I can already tell that I am going to enjoy the Cato Unbound series on the Internet and technology. Jaron Lanier’s initial essay is full of provocative claims and ideas; I’ve been mulling over some of them all weekend. He ranges from criticizing the path-dependent nature of the file structure of operating systems to analyzing a category of entities he calls “antigoras”:
Another consequence of digital brittleness and lock-in is that more niches turn out to be natural monopolies than in previous technological eras, with Microsoft once again being a celebrated example. I call these niches “Antigoras,” in contrast with the classical idea of the Agora. An Antigora is a privately owned digital meeting arena made rich by unpaid or marginally paid labor provided by people who crowd its periphery.
Microsoft is an almost ideal example, because users are dependent on its products in order to function in cooperation with each other. Businesses often require Windows and Word, for instance, because other businesses use them (the network effect) and each customer’s own history is self-accessible only through Microsoft’s formats. At the same time, users spend a huge amount of time on such things as virus abatement and glitch recovery. The connectivity offered by Microsoft is valuable enough to offset the hassle.
Traditional stock markets, or even flea markets, are a little like Antigoras, in that they are also private meeting places for business. One obvious difference resulting from the digital quality of the Antigora is a far stronger network effect; Antigoras enjoy natural monopoly status more often than physical marketplaces because it would be almost impossible for locked-in participants to choose new Antigoras.
I’m probably a little more sensitive to the invocation of the concept of “natural monopoly” than most people (and I should point out that the Wikipedia entry incorrectly attributes natural monopoly to economies of scale instead of subadditivity of cost, which is economies of scale over the relevant range of demand, very important distinction). So I’d like to push back a little on Lanier’s discussion here. Just because of the network benefits and associated lock-in that can arise with information technologies, that does not necessarily mean that we will suffer the economic efficiency consequences of deadweight loss from a “natural monopolist” behaving like a monopolist.
Here’s what I mean: contestability can keep these “antigoras” from generating deadweight loss, even if the actual competitive alternatives seem weak. Lanier notes that these network benefits from using Microsoft products outweigh the hassle. If Microsoft were truly a “natural monopoly” (if such a thing exists), it would not have to pay attention to what is going on with Linux or Mac or anything else. But the truth is that it does, and that the threat of those alternatives changes its strategy space, and thus its behavior. When that is the environment, when the threat of competition induces a market leader to change its behavior in ways that are inconsistent with monopoly pricing, can you really call that a natural monopoly? I say no, and that even though Linux and Macintosh have small market shares relative to Microsoft, they still serve to change the strategy space and the behavior of Microsoft in ways that benefit consumers. Thus not a “natural monopoly”.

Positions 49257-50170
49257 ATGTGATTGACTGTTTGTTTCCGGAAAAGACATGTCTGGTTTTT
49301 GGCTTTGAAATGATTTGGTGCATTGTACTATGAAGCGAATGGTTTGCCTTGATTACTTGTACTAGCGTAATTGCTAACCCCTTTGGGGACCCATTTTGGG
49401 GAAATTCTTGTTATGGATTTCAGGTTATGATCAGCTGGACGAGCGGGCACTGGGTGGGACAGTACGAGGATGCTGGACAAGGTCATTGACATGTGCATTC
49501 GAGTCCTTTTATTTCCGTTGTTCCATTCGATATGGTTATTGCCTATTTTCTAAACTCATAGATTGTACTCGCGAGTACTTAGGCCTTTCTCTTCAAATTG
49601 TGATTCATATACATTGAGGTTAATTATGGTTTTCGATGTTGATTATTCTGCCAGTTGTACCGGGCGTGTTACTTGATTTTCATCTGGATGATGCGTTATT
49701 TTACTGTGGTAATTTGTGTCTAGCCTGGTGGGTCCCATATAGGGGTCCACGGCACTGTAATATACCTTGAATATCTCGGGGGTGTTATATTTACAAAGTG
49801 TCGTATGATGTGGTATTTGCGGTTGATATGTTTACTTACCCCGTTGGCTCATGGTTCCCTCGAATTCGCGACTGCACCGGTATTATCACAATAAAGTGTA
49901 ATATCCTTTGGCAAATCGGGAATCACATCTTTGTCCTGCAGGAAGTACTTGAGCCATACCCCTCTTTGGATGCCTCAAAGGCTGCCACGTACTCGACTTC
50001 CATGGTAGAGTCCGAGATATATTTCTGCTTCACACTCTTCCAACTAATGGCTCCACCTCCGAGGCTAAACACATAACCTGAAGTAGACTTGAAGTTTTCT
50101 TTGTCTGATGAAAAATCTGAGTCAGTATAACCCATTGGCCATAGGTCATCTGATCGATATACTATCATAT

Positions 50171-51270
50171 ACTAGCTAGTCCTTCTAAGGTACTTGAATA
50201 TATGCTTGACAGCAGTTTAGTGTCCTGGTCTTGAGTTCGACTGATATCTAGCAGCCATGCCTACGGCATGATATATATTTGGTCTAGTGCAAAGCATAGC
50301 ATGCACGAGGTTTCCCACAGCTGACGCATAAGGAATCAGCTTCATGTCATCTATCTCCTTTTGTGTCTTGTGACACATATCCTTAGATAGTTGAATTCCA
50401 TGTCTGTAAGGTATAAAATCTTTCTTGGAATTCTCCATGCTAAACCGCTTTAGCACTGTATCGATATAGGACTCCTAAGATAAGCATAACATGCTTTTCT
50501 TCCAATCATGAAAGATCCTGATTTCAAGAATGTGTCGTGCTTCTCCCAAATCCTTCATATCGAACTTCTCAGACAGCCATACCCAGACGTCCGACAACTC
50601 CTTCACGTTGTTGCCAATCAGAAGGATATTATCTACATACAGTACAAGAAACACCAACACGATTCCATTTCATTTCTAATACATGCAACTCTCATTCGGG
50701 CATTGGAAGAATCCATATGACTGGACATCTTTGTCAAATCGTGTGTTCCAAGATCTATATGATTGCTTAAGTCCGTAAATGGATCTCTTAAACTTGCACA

I thought his statement of the value of individual liberty and its relationship to digital technology was insightful:
The phenomenon of Antigoras exemplifies the intimate and unprecedented relationship between capitalism and digital information. Because of the magic of Moore’s Law and the network effect, the Invisible Hand has come to be understood not just as an ideal distributor, smarter than any possible communist central committee, but as a creative inventor outracing human wits. At the same time, tiny situational advantages, particularly related to timing and code compatibility, are amplified by the exponential growth environment of the Net in such a way that unusual figures can suddenly emerge as successful entrepreneurs. A recent example at the time of this writing is the Baltic crew who started Skype on a shoestring, although it’s still too early to say which firm will win this Antigora prize. The resistance of digital brittleness to interventions by governments, together with the possibility that any clever person can strike it rich with minimal starting capital by being in the right place at the right time to plant the seed that grows a new Antigora, has caused libertarianism to be the house philosophy of the digital revolution.
This is a clever articulation of Schumpeter’s perennial gale of creative destruction, and its 21st-century translation into competition for the platform, as opposed to competition on the platform. Dynamic competition, not just static resource allocation.
I have more to say, but I’m going to let it incubate a little, and incorporate it with comments on the subsequent entries in the series.